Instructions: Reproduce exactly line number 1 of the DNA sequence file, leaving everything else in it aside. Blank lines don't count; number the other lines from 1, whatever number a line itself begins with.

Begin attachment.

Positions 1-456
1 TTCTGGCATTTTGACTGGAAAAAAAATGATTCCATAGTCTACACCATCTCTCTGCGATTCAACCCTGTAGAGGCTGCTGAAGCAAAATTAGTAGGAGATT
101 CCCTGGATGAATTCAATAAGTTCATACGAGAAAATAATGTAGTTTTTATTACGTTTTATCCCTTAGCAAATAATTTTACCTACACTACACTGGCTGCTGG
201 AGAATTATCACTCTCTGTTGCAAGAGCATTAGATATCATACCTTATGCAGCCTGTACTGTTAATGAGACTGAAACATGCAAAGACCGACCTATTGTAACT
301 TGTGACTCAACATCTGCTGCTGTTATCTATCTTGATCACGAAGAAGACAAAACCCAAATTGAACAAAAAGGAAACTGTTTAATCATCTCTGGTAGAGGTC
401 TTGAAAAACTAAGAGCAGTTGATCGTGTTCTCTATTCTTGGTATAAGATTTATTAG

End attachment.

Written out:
Positions 1-456